Will China's leaders reform? I have no idea

On Thursday, the Chinese Communist Party announced the seven people who would lead the country for the next five or ten years. Helmed by Chairman Xi Jinping, they're a mysterious bunch -- the world knows very little about what they think and how they will act. But still, their ascension is very significant, and whether or not they decide to institute "political reform" (i.e., liberalize the party) will help determine where China goes over the next decade.

As usual, this has caused a dilemma for western newspapers: Extremely important event + extreme surfeit of information = vague headlines.

"China's new leadership team not expected to push drastic reform" and "Don't expect reform from China's new leaders" the Washington Post wrote on Thursday.

The Financial Times seemed slightly more optimistic the Friday headline, "Chinese transition leaves many questions". The subtitle was, "Change of leadership prompts reform speculation."

Granted this vagueness is better than baseless predictions, but it's still worth noting again just how in the dark we are about elite politics in China.

Xi is slightly less than a mystery than his predecessor. Ten years ago Hu Jintao took power amid widespread bafflement about the man or his policies.  Articles in respected media outlets in 2002 expressed bafflement at the "faceless apparatchik" set to run the world's most populous country. Hu turned out to be fairly conservative, though that took a few years to be apparent. (In the meantime, there were headlines like that of the New York Times July 2003: "China's Leader Gives No Sign of Changes to Come".)

The most accurate prediction about Hu that I've seen comes from a Nov. 15, 2002 article in The New York Times:

''People think Hu will fulfill their own dreams,'' said Wu Guoguang, an expert in Chinese politics at the Chinese University of Hong Kong. ''The liberals see a reformer; the conservatives see a hard-liner. Sooner or later he will have to make some choices, and people will see his real colors. But it may take years for that to happen.''

It's a comment worth remembering when guessing about what direction Xi will take China in his early days in office. 


Putin on Pussy Riot: 'I don't think modern Germany should support anti-Semitism'

When a Moscow court jailed three members of the Russian punk band Pussy Riot in August for staging a protest against Vladimir Putin, the charge was "hooliganism motivated by religious hatred."

And according to Russia's president, that hatred extends beyond Christianity. When German Chancellor Angela Merkel raised human rights concerns about the case during a meeting in Moscow on Friday, Putin issued a fiery response, putting Merkel in an exceedingly awkward position by accusing the Putty Riot members of being anti-Semites. Per AFP:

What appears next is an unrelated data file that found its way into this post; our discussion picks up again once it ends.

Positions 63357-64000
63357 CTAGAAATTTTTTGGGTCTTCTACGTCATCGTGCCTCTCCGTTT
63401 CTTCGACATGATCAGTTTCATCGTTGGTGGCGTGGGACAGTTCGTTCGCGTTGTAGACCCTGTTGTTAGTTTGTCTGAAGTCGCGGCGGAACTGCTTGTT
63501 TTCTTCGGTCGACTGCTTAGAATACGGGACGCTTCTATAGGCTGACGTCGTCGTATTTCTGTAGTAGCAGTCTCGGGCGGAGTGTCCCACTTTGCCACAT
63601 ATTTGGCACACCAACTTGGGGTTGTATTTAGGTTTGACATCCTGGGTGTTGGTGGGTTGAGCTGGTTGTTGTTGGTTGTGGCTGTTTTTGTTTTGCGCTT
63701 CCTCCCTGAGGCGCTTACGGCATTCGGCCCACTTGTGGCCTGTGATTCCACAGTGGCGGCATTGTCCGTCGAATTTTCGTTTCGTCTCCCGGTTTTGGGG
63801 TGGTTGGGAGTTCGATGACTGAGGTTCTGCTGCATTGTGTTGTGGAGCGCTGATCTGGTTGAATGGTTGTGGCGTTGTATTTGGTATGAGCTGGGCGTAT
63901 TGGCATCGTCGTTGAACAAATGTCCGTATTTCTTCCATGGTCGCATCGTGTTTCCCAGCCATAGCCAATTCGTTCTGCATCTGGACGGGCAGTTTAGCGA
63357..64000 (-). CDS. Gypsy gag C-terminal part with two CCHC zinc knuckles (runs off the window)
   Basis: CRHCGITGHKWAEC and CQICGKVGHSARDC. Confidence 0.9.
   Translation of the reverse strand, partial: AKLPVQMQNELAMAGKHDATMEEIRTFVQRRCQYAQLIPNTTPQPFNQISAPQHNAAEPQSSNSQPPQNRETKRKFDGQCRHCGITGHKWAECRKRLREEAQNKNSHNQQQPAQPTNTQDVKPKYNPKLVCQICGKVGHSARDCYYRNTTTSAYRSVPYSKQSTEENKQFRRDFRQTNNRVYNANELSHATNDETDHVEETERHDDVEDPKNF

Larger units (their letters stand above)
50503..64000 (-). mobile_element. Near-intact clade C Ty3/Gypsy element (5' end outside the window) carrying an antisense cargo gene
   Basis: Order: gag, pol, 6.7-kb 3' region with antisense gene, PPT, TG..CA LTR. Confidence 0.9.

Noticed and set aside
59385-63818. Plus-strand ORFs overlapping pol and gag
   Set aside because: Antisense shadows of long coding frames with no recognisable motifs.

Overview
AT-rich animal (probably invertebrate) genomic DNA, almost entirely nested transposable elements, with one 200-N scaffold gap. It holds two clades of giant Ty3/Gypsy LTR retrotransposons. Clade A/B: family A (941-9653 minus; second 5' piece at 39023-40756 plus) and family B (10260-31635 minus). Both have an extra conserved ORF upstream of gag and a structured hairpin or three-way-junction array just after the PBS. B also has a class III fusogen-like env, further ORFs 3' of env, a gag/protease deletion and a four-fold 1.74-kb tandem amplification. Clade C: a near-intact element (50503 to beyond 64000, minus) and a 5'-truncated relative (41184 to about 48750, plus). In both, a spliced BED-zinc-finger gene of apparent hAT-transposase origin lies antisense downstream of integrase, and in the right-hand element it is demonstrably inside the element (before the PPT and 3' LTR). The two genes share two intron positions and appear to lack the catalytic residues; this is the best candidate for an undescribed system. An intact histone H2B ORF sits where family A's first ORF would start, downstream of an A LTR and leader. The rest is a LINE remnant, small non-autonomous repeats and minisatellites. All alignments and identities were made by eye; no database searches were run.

"So the chancellor mentioned the girls who are in prison for performing in a church. But does she know that before one of them hung up an effigy of a Jew and said that we need to get rid of such people in Moscow?" Putin asked.

"You and I cannot support people who have anti-Semitic views," he told Merkel, who sat next to him in a chair looking uneasy.

Later, at a news conference, Putin added, "I think one should understand what sort of people we are dealing with. I don't think modern Germany should support anti-Semitism."

What's Putin talking about? Apparently he wasn't well-briefed (or deliberately mischaracterized the facts). AFP notes that Pussy Riot's Yekaterina Samutsevich did participate in a 2008 political art performance at a Moscow supermarket that included "stylized lynchings" of migrants workers and gay men (one of them Jewish). But the point of the demonstration was to "highlight discrimination" against those groups (You can see footage of the protest here.) The Telegraph says another Pussy Riot member, Nadezhda Tolokonnikova, also took part in the mock hanging.

Putin's sharp rebuttal is in keeping with a strategy he's used before to defend the Pussy Riot sentence: Compare the case to a sensitive religious issue in the country of the critic. When the Russian leader was asked about the case during a dinner with foreign journalists and academics in Moscow in October, he responded by wondering why Westerners aren't supporting the jailed American behind the "Innocence of Muslims" film that touched off violent protests in the Arab world.

"We have red lines beyond which starts the destruction of the moral foundations of our society," Putin explained. "If people cross this line they should be made responsible in line with the law." The protest that landed Pussy Riot members in labor camps, he added, was "an act of group sex aimed at hurting religious feelings."